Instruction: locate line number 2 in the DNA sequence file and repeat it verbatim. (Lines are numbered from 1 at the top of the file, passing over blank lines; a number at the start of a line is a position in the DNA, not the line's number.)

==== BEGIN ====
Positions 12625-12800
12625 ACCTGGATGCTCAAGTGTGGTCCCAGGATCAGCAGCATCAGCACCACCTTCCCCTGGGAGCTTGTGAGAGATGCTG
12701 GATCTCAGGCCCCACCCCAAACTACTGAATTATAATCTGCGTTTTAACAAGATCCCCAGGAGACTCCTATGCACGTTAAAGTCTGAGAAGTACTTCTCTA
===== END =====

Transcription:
12625 ACCTGGATGCTCAAGTGTGGTCCCAGGATCAGCAGCATCAGCACCACCTTCCCCTGGGAGCTTGTGAGAGATGCTG